• Alternate quote: "when an employer is alleged to be vicariously liable for the intentional tort of an employee, recovery against the employer on that basis should not be extended beyond the two kinds of case identified by Dixon J in Deatons: first, where the conduct of which complaint is made was done in the intended pursuit of the employer's interests or in the intended performance of the contract of employment or, secondly, where the conduct of which complaint is made was done in the ostensible pursuit of the employer's business or the apparent execution of the authority which the employer held out the employee as having."[8]
  • In this case, "The deliberate sexual assault on a pupil is not some unintended by-product of performance of the teacher's task, no matter whether that task requires some intimate contact with the child or not. It is a predatory abuse of the teacher's authority in deliberate breach of a core element of the contract of employment. Unlike the dishonest clerk in Lloyd, or the dishonest employee in Morris, the teacher has no actual or apparent authority to do any of the things that constitute the wrong. In Lloyd, the clerk had, and was held out as having, authority to act in conveying the property which Emily Lloyd had and which he took to his own use; in Morris, the employee had authority to receive the garment that he stole. When a teacher sexually assaults a pupil, the teacher has not the slightest semblance of proper authority to touch the pupil in that way."[9]
  • "The wrongful acts of the teacher in these cases were not done in the intended pursuit of the interests of the State in conducting the particular school or the education system more generally. They were not done in intended performance of the contract of employment. Nor were they done in the ostensible pursuit of the interests of the State in conducting the school or the education system. Though the acts were, no doubt, done in abuse of the teacher's authority over the appellants, they were not done in the apparent execution of any authority he had. He had no authority to assault the appellants. What was done was not in the guise of any conduct in which a teacher might be thought to be authorised to engage."[10]

Callinan J:

  • There is no vicarious liability because intentional criminal misconduct is outside the scope of a teacher's duties.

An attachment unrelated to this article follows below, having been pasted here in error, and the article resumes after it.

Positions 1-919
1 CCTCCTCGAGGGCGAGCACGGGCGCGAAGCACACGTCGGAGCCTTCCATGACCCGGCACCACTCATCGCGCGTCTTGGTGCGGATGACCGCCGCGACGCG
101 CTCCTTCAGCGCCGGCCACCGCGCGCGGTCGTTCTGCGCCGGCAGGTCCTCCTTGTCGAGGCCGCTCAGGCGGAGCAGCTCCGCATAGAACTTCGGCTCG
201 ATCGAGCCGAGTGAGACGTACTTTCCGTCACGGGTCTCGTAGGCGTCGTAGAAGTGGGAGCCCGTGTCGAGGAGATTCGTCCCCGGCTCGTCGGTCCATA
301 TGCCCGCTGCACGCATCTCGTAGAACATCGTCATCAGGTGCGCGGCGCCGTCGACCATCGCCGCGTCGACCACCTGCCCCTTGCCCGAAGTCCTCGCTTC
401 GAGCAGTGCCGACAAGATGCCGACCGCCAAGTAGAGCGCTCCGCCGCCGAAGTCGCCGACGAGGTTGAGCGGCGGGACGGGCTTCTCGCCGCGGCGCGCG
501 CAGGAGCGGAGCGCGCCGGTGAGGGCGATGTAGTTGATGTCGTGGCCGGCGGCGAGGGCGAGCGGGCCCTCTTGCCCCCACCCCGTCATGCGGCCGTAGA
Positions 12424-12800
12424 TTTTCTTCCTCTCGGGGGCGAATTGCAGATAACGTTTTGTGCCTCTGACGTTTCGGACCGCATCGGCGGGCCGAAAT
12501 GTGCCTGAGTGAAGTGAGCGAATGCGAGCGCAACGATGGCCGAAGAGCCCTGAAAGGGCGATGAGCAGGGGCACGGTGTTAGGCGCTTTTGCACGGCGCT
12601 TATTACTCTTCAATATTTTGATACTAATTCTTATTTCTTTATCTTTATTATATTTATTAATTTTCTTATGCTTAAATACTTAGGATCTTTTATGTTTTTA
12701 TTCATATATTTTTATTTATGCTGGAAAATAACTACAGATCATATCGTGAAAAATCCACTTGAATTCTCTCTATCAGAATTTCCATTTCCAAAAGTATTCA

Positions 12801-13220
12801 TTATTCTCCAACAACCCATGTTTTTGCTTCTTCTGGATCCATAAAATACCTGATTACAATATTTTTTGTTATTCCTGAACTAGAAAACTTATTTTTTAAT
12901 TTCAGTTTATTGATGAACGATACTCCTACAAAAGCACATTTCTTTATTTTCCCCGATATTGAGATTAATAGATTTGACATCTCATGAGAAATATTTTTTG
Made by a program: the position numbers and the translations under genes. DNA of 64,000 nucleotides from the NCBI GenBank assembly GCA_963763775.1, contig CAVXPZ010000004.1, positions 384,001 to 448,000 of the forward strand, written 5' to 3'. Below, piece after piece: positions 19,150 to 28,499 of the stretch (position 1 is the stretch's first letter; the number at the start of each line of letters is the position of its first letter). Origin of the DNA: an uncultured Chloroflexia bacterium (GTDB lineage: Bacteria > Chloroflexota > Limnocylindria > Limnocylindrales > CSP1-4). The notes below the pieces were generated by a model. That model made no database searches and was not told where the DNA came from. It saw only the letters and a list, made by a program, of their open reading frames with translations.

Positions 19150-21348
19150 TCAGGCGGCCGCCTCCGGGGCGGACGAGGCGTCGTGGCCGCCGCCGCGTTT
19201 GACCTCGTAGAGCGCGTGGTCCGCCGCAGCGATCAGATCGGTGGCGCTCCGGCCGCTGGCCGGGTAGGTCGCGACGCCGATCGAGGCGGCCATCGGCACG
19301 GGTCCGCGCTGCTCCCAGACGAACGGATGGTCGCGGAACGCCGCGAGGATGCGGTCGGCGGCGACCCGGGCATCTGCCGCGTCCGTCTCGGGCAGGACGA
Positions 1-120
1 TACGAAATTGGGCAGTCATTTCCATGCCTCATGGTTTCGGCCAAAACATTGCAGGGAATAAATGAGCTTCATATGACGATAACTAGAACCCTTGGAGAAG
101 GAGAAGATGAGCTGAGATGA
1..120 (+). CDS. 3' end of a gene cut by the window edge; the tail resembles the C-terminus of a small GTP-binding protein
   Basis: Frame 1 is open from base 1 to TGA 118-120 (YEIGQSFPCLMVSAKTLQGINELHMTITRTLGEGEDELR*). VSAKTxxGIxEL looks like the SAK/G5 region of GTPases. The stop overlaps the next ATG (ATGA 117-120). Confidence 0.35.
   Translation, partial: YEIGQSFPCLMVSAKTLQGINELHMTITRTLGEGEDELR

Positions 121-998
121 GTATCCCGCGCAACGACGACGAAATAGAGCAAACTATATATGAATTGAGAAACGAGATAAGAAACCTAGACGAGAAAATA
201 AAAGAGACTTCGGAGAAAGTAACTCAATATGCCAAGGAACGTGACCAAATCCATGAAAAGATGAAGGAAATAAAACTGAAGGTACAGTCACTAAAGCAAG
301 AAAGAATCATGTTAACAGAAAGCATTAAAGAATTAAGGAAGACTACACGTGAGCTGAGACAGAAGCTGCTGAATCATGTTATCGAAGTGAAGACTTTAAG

Non-delegable duties

Gleeson CJ:

  • A non-delegable duty means that "the person subject to the duty has a responsibility either to perform the duty, or to see it performed, and cannot discharge that responsibility by entrusting its performance to another."[11]
  • Quoting Kondis v State Transport Authority[12]. "the special duty arises because the person on whom it is imposed has undertaken the care, supervision or control of the person or property of another or is so placed in relation to that person or his property as to assume a particular responsibility for his or its safety, in circumstances where the person affected might reasonably expect that due care will be exercised."
  • However, even a non-delegable duty is not a duty to "keep workers free from all harm",[13] but merely take/ensure reasonable care.
    • "A responsibility to take reasonable care for the safety of another, or a responsibility to see that reasonable care is taken for the safety of another, is substantially different from an obligation to prevent any kind of harm."[14]
  • Intentional/criminal conduct is a bit of a different matter. A non-delegable duty does not extend to a duty to prevent intentional or criminal wrongdoing.
    • "Furthermore, although deliberately and criminally inflicting injury on another person involves a failure to take care of that person, it involves more."[15]
    • "Intentional wrongdoing, especially intentional criminality, introduces a factor of legal relevance beyond a mere failure to take care."[16]
  • "The proposition that, because a school authority's duty of care to a pupil is non-delegable, the authority is liable for any injury, accidental or intentional, inflicted at school upon a pupil by a teacher, is too broad, and the responsibility with which it fixes school authorities is too demanding."[17]


  1. (2003) 212 CLR 511, 544
  2. (2003) 212 CLR 511, 544
  3. (2003) 212 CLR 511, 547
  4. (2003) 212 CLR 511, 547
  5. (2003) 212 CLR 511, 548
  6. (2003) 212 CLR 511, 592
  7. (2003) 212 CLR 511, 591-2
  8. (2003) 212 CLR 511, 594
  9. (2003) 212 CLR 511, 594
  10. (2003) 212 CLR 511, 594-5
  11. (2003) 212 CLR 511, 528
  12. (1984) 154 CLR 672, 687
  13. (2003) 212 CLR 511, 529
  14. (2003) 212 CLR 511, 531
  15. (2003) 212 CLR 511, 531-2
  16. (2003) 212 CLR 511, 532
  17. (2003) 212 CLR 511, 533
Personal tools